ROBERT FERGUSON (c. 1637-1714), British conspirator and pamphleteer, called the "Plotter," was a son of William Ferguson (d. 1699) of Badifurrow, Aberdeenshire, and after receiving a good education, probably at the university of Aberdeen, became a Presbyterian minister. According to Bishop Burnet he was cast out by the Presbyterians; but whether this be so or not, he soon made his way to England and became vicar of Godmersham, Kent, from which living he was expelled by the Act of Uniformity in 1662. Some years later, having gained meanwhile a reputation as a theological controversialist and become a person of importance among the Nonconformists, he attracted the notice of the earl of Shaftesbury and the party which favoured the exclusion of the duke of York (afterwards King James II.) from the throne, and he began to write political pamphlets just at the time when the feeling against the Roman Catholics was at its height. In 1680 he wrote "A Letter to a Person of Honour concerning the ` Black Box,'" in which he supported the claim of the duke of Monmouth to the crown against that of the duke of York; returning to the subject after Charles II. had solemnly denied the existence of a marriage between himself and Lucy Waters. He took an active part in the controversy over the Exclusion Bill, and claimed to be the author of the whole of the pamphlet "No Protestant Plot" (1681), parts of which are usually ascribed to Shaftesbury. Ferguson was deeply implicated in the Rye House Plot, although he asserted that he had frustrated both this and a subsequent attempt to assassinate the king, and he fled to Holland with Shaftesbury in 1682, returning to England early in 1683. For his share in another plot against Charles II. he was declared an outlaw, after which he entered into communication with Argyll, Monmouth and other malcontents. Ferguson then took a leading part in organizing the rising of 1685. Having overcome Monmouth's reluctance to take part in this movement, he accompanied the duke to the west of England and drew up the manifesto against James II., escaping to Holland after the battle of Sedgemoor. He landed in England with William of Orange in 1688, and aided William's cause with his pen; but William and his advisers did not regard him as a person of importance, although his services were rewarded with a sinecure appointment in the Excise. Chagrined at this treatment, Ferguson was soon in correspondence with the exiled Jacobites. He shared in all the plots against the life of William, and after his removal from the Excise in 1692 wrote violent pamphlets against the government. Although he was several times arrested on suspicion, he was never brought to trial. He died in great poverty in 1714, leaving behind him a great and deserved reputation for treachery. It has been thought by Macaulay and others that Ferguson led the English government to believe that he was a spy in their interests, and that his frequent escapes from justice were due to official connivance. In a proclamation issued for his arrest in 1683 he is described as "a tall lean man, dark brown hair, a great Roman nose, thin-jawed, heat in his face, speaks in the Scotch tone, a sharp piercing eye, stoops a little in the shoulders." Besides numerous pamphlets Ferguson wrote: History of the Revolution (1706); Qualifications requisite in a Minister of State (1710); and part of the History of all the Mobs, Tumults and Insurrections in Great Britain (London, 1715).1715).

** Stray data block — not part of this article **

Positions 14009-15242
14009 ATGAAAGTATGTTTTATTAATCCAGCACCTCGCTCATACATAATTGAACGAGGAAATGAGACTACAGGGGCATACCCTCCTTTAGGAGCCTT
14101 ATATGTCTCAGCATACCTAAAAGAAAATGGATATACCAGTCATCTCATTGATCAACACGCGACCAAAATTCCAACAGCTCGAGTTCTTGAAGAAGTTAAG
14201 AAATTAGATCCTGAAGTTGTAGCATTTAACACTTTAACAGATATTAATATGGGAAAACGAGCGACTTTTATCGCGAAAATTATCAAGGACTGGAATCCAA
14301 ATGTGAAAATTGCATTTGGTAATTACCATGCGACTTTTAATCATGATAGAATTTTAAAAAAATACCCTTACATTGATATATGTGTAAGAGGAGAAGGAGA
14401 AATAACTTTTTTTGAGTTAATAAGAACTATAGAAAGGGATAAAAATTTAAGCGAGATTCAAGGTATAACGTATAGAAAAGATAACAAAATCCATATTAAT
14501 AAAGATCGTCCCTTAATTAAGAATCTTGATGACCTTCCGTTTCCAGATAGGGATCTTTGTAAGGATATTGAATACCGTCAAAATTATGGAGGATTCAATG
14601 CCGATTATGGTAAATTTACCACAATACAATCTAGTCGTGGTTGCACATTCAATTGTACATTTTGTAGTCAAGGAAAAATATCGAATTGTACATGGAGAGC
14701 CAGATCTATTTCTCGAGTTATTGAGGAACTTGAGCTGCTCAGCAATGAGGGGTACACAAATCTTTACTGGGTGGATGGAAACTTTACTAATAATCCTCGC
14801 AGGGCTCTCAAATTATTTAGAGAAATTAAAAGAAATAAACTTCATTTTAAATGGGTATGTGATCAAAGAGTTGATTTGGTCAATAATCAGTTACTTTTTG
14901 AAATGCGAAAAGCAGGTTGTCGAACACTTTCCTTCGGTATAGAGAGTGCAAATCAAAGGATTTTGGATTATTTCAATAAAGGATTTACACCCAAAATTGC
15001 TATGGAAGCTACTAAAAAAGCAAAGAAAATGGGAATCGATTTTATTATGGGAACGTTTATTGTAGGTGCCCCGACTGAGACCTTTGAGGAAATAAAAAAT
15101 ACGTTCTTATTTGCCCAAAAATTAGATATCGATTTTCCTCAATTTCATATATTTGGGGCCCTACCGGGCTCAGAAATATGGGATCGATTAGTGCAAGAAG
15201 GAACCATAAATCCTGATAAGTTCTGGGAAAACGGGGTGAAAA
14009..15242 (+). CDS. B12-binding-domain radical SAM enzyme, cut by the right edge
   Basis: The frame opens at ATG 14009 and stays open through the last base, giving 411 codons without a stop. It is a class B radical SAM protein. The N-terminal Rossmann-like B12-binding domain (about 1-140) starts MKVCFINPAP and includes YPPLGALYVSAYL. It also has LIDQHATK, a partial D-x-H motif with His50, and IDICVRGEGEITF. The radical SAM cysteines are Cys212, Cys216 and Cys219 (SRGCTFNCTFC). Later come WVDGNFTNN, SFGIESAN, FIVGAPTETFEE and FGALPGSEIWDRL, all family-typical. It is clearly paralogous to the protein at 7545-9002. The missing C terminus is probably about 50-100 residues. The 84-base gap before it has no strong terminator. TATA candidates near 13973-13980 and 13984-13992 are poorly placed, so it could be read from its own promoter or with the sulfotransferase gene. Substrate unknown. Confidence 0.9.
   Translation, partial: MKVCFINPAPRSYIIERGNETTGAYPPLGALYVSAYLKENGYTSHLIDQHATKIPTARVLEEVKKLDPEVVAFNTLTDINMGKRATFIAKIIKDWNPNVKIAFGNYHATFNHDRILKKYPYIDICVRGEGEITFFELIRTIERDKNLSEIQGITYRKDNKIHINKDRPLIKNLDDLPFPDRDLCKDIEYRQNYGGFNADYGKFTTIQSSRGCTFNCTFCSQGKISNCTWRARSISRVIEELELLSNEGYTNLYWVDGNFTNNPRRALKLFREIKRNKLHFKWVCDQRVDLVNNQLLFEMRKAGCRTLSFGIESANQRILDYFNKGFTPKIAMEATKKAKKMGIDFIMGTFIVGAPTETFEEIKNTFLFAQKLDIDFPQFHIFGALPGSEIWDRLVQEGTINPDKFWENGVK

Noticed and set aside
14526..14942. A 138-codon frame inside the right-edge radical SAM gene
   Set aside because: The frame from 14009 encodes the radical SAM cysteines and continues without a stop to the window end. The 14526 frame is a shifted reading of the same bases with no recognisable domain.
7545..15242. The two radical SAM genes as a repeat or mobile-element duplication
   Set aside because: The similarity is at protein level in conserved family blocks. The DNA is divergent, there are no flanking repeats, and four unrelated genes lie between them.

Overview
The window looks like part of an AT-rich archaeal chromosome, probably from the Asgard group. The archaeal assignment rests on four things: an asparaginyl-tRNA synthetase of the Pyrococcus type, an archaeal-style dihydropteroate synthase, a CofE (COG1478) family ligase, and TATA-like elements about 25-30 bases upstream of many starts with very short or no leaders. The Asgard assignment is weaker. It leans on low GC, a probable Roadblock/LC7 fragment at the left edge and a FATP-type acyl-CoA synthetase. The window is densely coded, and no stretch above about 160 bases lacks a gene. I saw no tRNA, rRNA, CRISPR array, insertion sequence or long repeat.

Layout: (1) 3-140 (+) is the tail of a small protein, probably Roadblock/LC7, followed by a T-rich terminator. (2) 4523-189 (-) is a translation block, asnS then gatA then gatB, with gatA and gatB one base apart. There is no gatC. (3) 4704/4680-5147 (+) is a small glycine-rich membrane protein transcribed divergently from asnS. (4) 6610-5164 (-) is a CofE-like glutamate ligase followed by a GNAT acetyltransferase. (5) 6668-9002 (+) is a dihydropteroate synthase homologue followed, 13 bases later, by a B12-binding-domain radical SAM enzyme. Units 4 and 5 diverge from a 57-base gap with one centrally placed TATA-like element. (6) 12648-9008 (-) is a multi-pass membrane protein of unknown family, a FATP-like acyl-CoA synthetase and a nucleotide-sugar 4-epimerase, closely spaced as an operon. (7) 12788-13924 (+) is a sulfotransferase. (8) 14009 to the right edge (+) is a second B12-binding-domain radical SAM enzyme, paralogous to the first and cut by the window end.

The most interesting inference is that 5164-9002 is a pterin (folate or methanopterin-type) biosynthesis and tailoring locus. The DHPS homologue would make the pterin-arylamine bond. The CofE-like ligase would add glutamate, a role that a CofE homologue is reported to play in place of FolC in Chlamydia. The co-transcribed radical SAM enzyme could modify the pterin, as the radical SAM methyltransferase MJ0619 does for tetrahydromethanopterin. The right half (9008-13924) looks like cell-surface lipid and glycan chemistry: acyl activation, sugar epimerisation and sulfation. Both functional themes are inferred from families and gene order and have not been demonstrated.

See James Ferguson, Robert Ferguson, the Plotter (Edinburgh, 1887), which gives a favourable account of Ferguson.
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